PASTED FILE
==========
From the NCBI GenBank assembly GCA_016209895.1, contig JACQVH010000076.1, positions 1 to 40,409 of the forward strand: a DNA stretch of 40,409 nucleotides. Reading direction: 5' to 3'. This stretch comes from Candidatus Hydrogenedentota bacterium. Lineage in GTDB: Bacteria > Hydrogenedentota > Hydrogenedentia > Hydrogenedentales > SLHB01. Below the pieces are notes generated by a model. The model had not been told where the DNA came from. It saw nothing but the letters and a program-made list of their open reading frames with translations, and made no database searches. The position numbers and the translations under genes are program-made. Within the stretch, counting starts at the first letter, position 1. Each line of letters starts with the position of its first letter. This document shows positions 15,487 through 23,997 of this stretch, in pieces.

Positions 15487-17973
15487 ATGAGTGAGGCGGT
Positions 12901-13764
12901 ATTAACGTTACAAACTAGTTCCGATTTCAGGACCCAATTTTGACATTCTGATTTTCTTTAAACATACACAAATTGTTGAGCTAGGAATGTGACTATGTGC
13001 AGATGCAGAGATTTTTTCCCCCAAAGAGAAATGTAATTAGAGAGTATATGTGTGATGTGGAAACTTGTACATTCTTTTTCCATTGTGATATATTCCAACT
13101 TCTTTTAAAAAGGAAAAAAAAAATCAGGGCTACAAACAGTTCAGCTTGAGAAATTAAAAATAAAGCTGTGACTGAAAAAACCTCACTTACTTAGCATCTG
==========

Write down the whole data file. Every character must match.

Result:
From the NCBI GenBank assembly GCA_016209895.1, contig JACQVH010000076.1, positions 1 to 40,409 of the forward strand: a DNA stretch of 40,409 nucleotides. Reading direction: 5' to 3'. This stretch comes from Candidatus Hydrogenedentota bacterium. Lineage in GTDB: Bacteria > Hydrogenedentota > Hydrogenedentia > Hydrogenedentales > SLHB01. Below the pieces are notes generated by a model. The model had not been told where the DNA came from. It saw nothing but the letters and a program-made list of their open reading frames with translations, and made no database searches. The position numbers and the translations under genes are program-made. Within the stretch, counting starts at the first letter, position 1. Each line of letters starts with the position of its first letter. This document shows positions 15,487 through 23,997 of this stretch, in pieces.

Positions 15487-17973
15487 ATGAGTGAGGCGGT
Positions 12901-13764
12901 ATTAACGTTACAAACTAGTTCCGATTTCAGGACCCAATTTTGACATTCTGATTTTCTTTAAACATACACAAATTGTTGAGCTAGGAATGTGACTATGTGC
13001 AGATGCAGAGATTTTTTCCCCCAAAGAGAAATGTAATTAGAGAGTATATGTGTGATGTGGAAACTTGTACATTCTTTTTCCATTGTGATATATTCCAACT
13101 TCTTTTAAAAAGGAAAAAAAAAATCAGGGCTACAAACAGTTCAGCTTGAGAAATTAAAAATAAAGCTGTGACTGAAAAAACCTCACTTACTTAGCATCTG